- Opportunity (as in, I am not banned from said activity by law or ironclad custom.)
- Inclination (I need to want it)
- Ability (I need to be able to do it, by virtue of my God-given gifts and talents)
That seems to cover it. The problem is that all of these things are finite and limited. For example;
- I do not have either the time, money, inclination or ability to be a quantum physicist. I have the opportunity, but it is still something that I am not going to accomplish, so far as I can see.
- I may have the time, money, opportunity and ability to pierce my ears in the bathroom with a needle, or shave my head in the kitchen with a knife, but I do not have the inclination. That is something that I am most likely not going to accomplish.
- I may have the inclination, opportunity, money, and ability to write a novel this summer, but I do not have the time. Not a probable accomplishment.
Why is this important? Because, for most of us, the accomplishments our inclinations and even our abilities lure us towards outweigh the time and money we can invest in them. It’s the eternal quandary; when we have money, we don’t have time, and when we have time, we don’t have money. It’s one of the less fun things of becoming an adult; realizing that we can’t do it all. It is fairly easy, in retrospect, to accept that those things that lie outside our abilities are most likely not going to be accomplished. Planing to win an Oscar for my acting abilities is not the best idea, given my stunning lack of acting abilities. 😀 Once you learn to look realistically at what you can and not do, you can line off a whole host of accomplishments with a minimum of suffering. (It is hard to learn to look, but that’s just growing-up 101.)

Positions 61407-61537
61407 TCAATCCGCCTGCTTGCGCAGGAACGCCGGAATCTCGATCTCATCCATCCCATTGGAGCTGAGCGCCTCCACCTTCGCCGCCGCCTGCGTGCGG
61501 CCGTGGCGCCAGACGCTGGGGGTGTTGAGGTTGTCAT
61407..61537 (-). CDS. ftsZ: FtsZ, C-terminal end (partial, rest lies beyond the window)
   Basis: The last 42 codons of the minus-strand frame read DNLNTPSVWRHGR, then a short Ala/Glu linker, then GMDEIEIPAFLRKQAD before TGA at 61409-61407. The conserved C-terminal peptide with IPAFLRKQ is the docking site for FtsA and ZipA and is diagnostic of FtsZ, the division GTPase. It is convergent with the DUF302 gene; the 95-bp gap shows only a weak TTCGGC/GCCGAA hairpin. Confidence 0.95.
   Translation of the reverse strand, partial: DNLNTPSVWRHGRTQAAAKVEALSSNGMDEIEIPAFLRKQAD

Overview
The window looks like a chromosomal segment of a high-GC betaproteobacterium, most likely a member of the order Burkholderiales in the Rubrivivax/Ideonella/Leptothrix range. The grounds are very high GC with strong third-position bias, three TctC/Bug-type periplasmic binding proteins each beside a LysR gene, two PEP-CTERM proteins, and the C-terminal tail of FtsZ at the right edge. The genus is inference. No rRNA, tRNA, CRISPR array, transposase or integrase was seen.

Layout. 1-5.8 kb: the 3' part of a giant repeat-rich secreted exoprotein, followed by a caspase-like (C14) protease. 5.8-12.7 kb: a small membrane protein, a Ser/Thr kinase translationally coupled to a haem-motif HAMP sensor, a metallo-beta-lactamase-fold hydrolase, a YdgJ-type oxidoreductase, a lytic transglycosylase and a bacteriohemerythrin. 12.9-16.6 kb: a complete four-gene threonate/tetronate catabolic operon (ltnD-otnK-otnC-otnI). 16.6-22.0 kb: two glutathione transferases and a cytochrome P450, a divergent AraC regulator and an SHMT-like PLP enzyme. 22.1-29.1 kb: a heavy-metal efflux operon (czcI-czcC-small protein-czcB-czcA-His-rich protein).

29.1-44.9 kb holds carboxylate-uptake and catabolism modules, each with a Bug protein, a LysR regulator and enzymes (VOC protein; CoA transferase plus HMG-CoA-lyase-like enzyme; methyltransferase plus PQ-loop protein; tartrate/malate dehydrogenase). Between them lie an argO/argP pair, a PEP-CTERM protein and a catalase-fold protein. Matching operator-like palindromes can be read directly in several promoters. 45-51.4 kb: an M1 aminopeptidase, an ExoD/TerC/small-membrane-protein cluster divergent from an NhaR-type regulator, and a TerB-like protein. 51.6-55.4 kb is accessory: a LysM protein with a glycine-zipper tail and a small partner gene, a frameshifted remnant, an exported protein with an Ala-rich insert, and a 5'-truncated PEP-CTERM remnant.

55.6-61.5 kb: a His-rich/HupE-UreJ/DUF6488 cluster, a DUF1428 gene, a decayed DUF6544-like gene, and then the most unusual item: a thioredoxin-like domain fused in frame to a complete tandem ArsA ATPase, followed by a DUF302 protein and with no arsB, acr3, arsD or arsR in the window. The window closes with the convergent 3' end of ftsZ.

However, it’s harder when you look at your short list, and realize that there is still not enough time in life to fit it all in. Much less money. I want to travel, learn languages, learn, have a family, write, and manage to eat while I’m doing so. Eating, as we all know, requires money, which requires time, which cuts down on time for “fun” things. So, some things have to fall by the wayside, as certain accomplishments take precedent overs.
I think I’ve seen this in the lives of adults I admire. For heaven’s sake, I’ve seen my own parents give up an awful lot for the sake of their family. They put that “accomplishment” over top of things like “a thriving career,” “money,” “travel and vacation time,” even “social standing.” I know for a fact that they were offered opportunities that a lot of people would have taken without a second glance, and they put them on the side for the sake of a passel of unruly children, and their own relationship with each other.
So, as I try and weigh the things I have opportunity to do, as I acquire the necessary money and time, and whether I actually have the inclination and ability to accomplish said things, I have some very good examples close to hand!